Did you know that about one-third of all students will transfer to a different university at least once before earning their degree? So if you are transferring universities, you are not alone! After transferring from MIT to Harvard, I’ve had requests to answer some questions. Hopefully these can help you too.
How do you make friends before going to your new university?
(1) Ask your current friends to introduce you to their friends at the new university
One of the most helpful parts of my transition was other people introducing me to their friends at Harvard. When the topic came up, I would tell people I was transferring to a new university and then people would introduce me to their friends at Harvard. A lot of the people that I was introduced to are my good friends now. I highly recommend telling people about your transition and asking them if they can introduce you to their friends at your new university.
(2) Cold email people and tell them you are transferring to their university
I also reached out to people randomly! I was working at a finance company last summer and they had a handy tool where you could look up the interns by university – so I looked up the interns that went to my new university and reached out to them over email. I mentioned in the email that I was transferring to their university and would love to grab coffee with them. Some of them are my good friends now!
How to get integrated into the new university?
(1) Join some clubs / extra-curricular activities
One of the best ways to find a good group of friends is to join some club at the university. I joined a book club at Harvard and met some of my closest friends through that.
(2) Be proactive
You’ll have to be proactive in finding friends. When you start college, everyone is new and is looking for friends so you may have found a group of people without much effort; however, because you are transferring and everyone has already got some friends, you’ll have to be more proactive. That might mean sitting next to a group of random people at dinner, or striking up a conversation with the classmate sitting next to you in class, or asking to grab coffee with people.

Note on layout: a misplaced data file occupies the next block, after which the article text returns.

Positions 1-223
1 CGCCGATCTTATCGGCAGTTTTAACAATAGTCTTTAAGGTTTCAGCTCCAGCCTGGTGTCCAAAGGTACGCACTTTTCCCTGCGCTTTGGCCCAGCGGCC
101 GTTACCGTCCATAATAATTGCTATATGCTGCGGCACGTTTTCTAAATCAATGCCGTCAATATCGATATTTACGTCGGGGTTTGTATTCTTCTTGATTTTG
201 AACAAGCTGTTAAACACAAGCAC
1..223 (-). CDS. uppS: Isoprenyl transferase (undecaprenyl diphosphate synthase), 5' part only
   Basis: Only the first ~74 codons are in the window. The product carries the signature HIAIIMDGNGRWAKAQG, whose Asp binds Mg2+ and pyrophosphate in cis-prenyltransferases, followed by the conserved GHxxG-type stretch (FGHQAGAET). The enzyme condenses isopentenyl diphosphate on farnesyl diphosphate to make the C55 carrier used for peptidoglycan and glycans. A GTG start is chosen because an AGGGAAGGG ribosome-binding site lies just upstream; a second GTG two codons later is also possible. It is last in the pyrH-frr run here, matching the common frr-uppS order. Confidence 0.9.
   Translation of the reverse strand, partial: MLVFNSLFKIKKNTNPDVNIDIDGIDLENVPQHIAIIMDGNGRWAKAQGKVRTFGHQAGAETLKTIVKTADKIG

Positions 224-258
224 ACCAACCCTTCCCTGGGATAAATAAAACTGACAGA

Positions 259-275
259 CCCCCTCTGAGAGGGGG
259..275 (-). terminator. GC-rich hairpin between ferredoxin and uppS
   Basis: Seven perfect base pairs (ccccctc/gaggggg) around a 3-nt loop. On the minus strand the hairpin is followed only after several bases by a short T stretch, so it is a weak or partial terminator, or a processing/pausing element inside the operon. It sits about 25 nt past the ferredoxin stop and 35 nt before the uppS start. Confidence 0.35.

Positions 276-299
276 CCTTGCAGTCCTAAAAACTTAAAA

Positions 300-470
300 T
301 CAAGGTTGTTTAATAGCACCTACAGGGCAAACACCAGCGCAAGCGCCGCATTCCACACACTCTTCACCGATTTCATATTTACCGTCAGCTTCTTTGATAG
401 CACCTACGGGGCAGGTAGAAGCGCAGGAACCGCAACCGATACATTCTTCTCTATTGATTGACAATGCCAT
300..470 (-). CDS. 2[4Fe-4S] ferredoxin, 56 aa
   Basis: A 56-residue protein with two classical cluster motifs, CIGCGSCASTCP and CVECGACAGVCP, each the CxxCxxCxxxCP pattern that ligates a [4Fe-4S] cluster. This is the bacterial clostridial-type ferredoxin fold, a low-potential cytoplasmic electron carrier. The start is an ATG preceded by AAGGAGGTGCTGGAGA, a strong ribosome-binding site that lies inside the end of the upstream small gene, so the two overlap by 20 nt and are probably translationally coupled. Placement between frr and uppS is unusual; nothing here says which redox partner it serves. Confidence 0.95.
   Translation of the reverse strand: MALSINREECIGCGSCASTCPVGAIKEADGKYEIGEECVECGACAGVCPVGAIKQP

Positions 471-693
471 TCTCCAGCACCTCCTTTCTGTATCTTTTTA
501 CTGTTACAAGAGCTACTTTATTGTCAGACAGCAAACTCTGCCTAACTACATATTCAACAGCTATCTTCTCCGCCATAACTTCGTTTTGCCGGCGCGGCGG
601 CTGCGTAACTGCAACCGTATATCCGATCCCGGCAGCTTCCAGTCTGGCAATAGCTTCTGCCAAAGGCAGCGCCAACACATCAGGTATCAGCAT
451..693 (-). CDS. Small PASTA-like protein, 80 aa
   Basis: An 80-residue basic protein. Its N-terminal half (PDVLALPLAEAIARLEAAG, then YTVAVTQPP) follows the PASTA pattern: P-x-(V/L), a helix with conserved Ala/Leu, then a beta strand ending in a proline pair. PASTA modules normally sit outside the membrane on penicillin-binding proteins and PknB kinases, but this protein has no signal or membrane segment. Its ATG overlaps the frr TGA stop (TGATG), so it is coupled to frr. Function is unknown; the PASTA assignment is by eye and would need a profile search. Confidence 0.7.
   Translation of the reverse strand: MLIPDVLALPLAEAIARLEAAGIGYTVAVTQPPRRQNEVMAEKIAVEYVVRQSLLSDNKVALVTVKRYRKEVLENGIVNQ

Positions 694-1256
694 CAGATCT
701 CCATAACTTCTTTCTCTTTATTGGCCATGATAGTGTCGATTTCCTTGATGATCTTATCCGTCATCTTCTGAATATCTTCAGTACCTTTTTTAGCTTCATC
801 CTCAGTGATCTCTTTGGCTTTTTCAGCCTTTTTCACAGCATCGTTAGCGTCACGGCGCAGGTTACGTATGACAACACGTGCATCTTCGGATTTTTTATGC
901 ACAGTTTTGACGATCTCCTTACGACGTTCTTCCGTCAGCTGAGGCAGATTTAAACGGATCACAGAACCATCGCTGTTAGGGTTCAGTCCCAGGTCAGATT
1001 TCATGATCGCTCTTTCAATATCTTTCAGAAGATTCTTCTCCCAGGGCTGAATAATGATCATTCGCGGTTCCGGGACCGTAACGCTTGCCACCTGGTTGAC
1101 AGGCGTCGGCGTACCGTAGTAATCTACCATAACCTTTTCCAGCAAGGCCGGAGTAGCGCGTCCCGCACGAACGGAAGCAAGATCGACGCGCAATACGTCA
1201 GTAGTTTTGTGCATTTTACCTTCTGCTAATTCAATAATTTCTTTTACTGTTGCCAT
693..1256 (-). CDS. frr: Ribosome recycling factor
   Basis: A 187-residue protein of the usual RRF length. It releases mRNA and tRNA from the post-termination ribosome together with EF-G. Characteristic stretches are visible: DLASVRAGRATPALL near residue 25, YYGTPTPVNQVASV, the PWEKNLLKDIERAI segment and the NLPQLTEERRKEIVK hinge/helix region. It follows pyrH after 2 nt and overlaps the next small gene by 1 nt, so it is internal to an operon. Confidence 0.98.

How do you tell people about the transition?
(1) Tell your close friends before making it public
I had a couple of close friends at MIT who knew that I was applying to transfer so I told them when it happened. Tip: tell all of your close friends that you are transferring before you post it on social media.
(2) To post or not to post?
I actually think it is a good idea (depending on your situation) to post it on social media, because it makes a lot of the conversations easier – people will not be surprised that you’ve been ‘missing’ from your old campus. So now, when I go back to MIT and see people I know, they know that I transferred and they ask me about the transfer; otherwise, I would be having conversations such as ‘Oh I’m actually not at MIT anymore’ if I hadn’t posted it on social media.
(3) Tell your story effectively
One of the most important things to prepare is your story on why you transferred. You will be asked this many many times in different situations (people at your new university, people at internships, people in interviews, people at your old university) so you should essentially have a ‘pitch’ prepared. Especially because this might be your first conversation with people, and first impressions are important, you want to make sure you have a good story. I know this may sound unimportant, but people judge quickly so you want to make sure you leave a good impression. For example, let’s say you are in an interview, and the interviewer asks you why you transferred to a different university and you say something along the lines of: “I hated my old school. It was the worst. I needed to get out of there”. You can imagine that the interviewer would be thinking “Oh, maybe they might say that about this job. They might not like it here”. Or something like that.
To construct your story, I will give you the best piece of advice I got for writing the transfer application: Focus on the good qualities of the new university rather than the bad qualities of the old university. Be honest and be positive. For example, instead of “My old university was too big”, you can say “My new university is smaller which allows me to get to know the professors more”. It may be a subtle difference but it leaves a vastly different impression!